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Tina Brown:

“Sharon Waxman has written a compelling page turner about the world of antiquities and art-world skulduggery. She manages to combine rigorous, scholarly reporting with a flair for intrigue and personality that gives Loot the fast pace of a novel. I enjoyed it immensely."

Christopher Hitchens:

“Sharon Waxman’s Loot is the most instructive as well as the most intelligent (and the most entertaining) guide through the labyrinth of antiquity and the ways in which the claims of the departed intersect with the rights of the living.”

Douglas Preston, author of The Monster of Florence:

"Loot is a riveting foray into the biggest question facing museums today: who should own the great works of ancient art? Sharon Waxman is a first-rate reporter, a veritable Euphronios of words, who not only explores the legal and moral ambiguities of the conflict but brings to life the colorful -- even outrageous -- personalities facing off for a high noon showdown over some of the world’s iconic works of art. Vivid, witty, and delightful, this book will beguile any reader with an interest in art and museums."

Lucette Lagnado, author of The Man in the White Sharkskin Suit:

“Sharon Waxman approaches her subject with the passion of a great journalist and the rigor of a scholar. It may never again be possible for some of us to walk down the halls of the Louvre or the British Museum or the Metropolitan without a vague sense of disquietude, a frisson of wonder about the provenance of some of their showcase works of ancient art.”

Karl E. Meyer, author of The Plundered Past and co-author of Kingmakers: The Invention of the Modern Middle East:

"Sharon Waxman’s Loot is indispensable for everyone concerned with the illicit trade in smuggled antiquities. She exposes the self-serving humbug that too often afflicts both affluent possessors and righteous nationalists and shows that we all have a stake in getting an honest account of how great objects came to rest in our grandest museums."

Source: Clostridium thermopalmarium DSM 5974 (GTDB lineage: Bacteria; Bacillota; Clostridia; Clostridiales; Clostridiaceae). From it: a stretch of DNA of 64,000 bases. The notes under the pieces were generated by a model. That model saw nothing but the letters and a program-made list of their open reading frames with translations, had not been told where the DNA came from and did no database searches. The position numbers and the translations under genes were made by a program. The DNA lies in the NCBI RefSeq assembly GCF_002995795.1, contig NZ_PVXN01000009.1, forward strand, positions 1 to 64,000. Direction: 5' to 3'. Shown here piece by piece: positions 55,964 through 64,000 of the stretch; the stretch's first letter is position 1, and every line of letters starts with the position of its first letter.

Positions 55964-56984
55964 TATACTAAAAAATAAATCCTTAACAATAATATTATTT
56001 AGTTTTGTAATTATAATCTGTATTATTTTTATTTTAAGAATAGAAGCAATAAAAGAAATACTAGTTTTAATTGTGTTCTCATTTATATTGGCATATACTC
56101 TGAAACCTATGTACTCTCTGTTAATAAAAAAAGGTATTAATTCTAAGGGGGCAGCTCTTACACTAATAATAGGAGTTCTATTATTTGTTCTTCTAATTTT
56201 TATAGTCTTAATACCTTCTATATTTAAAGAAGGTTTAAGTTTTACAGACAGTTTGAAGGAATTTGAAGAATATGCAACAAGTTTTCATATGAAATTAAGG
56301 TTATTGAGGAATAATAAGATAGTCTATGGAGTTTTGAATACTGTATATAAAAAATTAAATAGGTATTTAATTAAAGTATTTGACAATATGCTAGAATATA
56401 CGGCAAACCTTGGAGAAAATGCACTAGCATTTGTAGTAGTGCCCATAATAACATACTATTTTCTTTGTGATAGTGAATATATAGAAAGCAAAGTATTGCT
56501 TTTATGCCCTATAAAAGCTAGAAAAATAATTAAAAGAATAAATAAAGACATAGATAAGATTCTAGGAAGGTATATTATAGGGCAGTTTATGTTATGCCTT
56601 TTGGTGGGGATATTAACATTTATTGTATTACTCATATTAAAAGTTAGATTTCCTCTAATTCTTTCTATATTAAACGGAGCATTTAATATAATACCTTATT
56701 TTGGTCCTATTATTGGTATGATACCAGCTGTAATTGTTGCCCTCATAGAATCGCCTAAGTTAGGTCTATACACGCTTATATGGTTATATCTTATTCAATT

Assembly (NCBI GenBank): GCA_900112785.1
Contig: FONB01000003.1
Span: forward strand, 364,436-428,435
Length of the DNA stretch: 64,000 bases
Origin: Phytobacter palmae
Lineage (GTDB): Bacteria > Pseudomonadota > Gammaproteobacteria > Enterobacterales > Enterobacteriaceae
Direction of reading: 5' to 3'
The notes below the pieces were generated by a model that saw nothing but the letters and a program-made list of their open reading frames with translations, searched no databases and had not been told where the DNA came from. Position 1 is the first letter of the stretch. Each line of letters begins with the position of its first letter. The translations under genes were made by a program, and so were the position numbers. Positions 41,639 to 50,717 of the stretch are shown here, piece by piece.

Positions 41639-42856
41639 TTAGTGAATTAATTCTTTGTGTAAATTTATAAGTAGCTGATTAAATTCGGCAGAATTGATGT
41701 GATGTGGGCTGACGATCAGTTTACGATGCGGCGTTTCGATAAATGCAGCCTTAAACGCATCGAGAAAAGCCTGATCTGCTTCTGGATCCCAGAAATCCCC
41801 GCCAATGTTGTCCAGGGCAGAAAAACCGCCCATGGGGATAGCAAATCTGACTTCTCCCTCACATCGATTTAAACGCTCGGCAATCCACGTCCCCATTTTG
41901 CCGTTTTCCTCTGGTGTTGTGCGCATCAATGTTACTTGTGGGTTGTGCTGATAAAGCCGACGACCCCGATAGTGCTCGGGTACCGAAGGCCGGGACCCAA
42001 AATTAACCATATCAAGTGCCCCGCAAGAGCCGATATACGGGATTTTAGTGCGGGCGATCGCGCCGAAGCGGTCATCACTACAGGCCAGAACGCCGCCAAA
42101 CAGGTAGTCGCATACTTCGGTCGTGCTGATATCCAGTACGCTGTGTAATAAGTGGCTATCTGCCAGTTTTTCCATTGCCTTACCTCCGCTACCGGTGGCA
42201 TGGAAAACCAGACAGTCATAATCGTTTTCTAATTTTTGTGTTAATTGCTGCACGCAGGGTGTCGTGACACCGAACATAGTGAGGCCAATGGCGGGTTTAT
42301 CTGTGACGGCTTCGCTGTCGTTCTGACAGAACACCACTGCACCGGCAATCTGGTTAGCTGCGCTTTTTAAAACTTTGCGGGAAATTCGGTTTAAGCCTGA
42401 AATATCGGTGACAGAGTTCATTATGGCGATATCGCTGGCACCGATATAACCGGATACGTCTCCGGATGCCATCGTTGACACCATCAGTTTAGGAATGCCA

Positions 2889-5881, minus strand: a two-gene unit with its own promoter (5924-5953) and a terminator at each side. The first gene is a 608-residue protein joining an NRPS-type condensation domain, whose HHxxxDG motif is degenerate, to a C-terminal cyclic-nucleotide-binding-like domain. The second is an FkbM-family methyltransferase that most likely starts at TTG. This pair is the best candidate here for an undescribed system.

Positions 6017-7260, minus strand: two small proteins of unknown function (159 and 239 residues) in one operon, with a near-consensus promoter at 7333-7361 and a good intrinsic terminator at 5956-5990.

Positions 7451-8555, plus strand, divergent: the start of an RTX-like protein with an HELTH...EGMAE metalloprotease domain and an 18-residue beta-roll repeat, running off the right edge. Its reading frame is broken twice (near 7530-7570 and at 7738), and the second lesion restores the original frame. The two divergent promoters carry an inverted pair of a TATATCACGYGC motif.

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September 17, 2009

Loot About to Emerge in Paperback! And a reader writes of more looting

Dear Readers,

You may know I've been absorbed building and launching TheWrap.com, a digital news organization covering the business of entertainment and media.

But I am still devoted to Loot, and am delighted to tell you that the paperback will be published this month, available now on Amazon. It will be featured in next week's New York Times Book Review on Paperback Row, very exciting.

The British edition, published by Old Street Books, will also be out soon, in early October. (Just in case you want every cover art available.)

Meanwhile a reader writes today of disturbing ongoing theft of Native American art, and asks what she can do about it:

Hello Ms. Waxman:
 
I just finished Loot and found it both fascinating and disturbing.  It prompted me to write to you concerning a contemporary problem regarding the plunder of ancient Native American rock art, particularly in the Colorado Plateau/ Four Corners region of the US. As I'm sure you're aware, unscrupulous (or just plain criminal) individuals are literally hacking portions of pictographs and petroglyphs from the sites where they belong and selling them to dealers and middlemen.  Many such trophies are leaving the country, but some come to rest on decks and in the homes of persons who can afford such pieces of irreplaceable Americana. Others face wanton destruction or just the ravages of time. These archaic sites are sacred to many Native American Tribes. Archaic rock art is disappearing before it can be evaluated and studied.
 
The remoteness of many sites make monitoring extremely difficult.  Furthermore, the American public is not sufficiently aware of this valuable heritage.  A number of sites rival in beauty and cultural significance the ancient European rock art sites that are universally revered.
 
For the past 4 years, I have been working with an organization -- the Barrier Canyon Style (BCS) project --  that is trying to discover, record, and make archival photographs of all the BCS sites on the Colorado Plateau.  I am the grant writer for the project.
 
There is, of course, a great deal more information regarding the project and its objectives, but I don't want to swamp you.
 
I would appreciate your opinions, suggestions and/or advice regarding the project and what can be done to halt the destruction of these American antiquities.
 
Many thanks.
 
Sincerely,
 
Anka Angrist

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